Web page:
• powdery mildewPumpkin & Zucchini might be showing signs of powdery mildew as the nights are getting cooler.  This is quite normal and signifies the plant is nearing the end of its seasonal lifespan.  You can spray with milk & water (1:9) every couple of days to help slow down the spread; but apart from that avoid overhead watering and keep nurturing the plant to help the last fruit reach maturity.  Pictured right is the mildew recently showing up on a previously very healthy pumpkin vine.
  • Save seeds!  If plants have been great performers in your garden this summer, leave some fruit to mature and collect the seed to use next year (provided of course you have grown non-hybrid varieties).  Remember to allow seed to dry (remove pulp, etc) and store in something like a paper bag or recycled envelope and correctly label it (your future self will thank you!).  Store seed in a cool, dark place where mice can't find it!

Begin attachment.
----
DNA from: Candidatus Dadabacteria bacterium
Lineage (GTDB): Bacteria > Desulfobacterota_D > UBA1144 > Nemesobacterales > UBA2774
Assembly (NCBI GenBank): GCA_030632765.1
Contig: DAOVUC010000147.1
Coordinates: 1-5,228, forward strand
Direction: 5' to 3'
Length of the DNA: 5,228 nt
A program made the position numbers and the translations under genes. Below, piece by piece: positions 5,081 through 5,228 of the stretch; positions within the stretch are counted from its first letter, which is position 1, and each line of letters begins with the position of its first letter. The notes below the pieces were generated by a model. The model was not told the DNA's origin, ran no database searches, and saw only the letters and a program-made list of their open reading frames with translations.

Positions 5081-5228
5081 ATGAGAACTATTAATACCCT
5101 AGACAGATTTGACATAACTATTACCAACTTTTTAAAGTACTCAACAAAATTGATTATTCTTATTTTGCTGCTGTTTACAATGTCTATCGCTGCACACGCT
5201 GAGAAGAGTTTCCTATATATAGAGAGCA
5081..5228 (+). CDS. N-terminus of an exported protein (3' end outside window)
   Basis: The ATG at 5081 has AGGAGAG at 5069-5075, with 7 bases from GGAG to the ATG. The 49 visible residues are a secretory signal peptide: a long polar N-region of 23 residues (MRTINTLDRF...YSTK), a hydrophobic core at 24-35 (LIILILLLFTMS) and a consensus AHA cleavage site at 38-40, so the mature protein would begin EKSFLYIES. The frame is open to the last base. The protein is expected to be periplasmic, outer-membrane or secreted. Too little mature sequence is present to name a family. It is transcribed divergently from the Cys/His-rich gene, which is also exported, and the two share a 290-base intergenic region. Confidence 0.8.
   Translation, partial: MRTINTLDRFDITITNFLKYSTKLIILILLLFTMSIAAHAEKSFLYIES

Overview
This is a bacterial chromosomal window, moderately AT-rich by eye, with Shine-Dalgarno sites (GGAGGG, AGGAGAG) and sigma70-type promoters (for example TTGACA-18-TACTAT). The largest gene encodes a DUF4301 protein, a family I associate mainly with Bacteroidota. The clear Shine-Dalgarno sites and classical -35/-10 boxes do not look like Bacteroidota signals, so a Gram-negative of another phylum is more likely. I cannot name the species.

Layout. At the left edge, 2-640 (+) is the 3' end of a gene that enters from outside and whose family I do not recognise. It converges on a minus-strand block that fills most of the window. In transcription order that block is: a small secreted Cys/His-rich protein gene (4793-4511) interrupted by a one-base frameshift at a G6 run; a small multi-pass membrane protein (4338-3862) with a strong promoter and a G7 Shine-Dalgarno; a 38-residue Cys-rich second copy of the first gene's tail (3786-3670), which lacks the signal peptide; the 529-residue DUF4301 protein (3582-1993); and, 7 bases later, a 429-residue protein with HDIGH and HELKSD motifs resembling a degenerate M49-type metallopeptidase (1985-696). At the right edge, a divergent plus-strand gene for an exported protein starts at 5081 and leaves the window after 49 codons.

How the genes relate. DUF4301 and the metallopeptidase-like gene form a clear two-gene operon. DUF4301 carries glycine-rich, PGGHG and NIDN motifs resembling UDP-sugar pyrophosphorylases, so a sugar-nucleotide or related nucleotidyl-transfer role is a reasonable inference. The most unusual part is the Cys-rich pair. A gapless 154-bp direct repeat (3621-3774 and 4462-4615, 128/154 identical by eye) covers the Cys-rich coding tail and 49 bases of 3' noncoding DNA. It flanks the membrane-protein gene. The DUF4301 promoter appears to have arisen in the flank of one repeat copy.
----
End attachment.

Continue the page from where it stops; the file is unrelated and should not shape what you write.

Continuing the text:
• lucerne flowerPull out, compost and prepare soil.  If plants have finished, compost healthy material.  Running it through a mulcher will speed up the process.  Now is the time to dig through compost, a little manure, rock dust (to provide trace elements) and to incorporate water holding minerals like clay and / or Charlie Charcoal if your soil is sandy and dry.  Here's our guide to soil improvers - click here.
  • When digging in soil improvers, water the garden in stages (a good opportunity to have a little rest as you go!).  This ensures the water is incorporated through the soil profile, rather than relying on it to soak down from the top once you have finished.  Add mulch to the soil's surface to keep water where it belongs & in the root zone.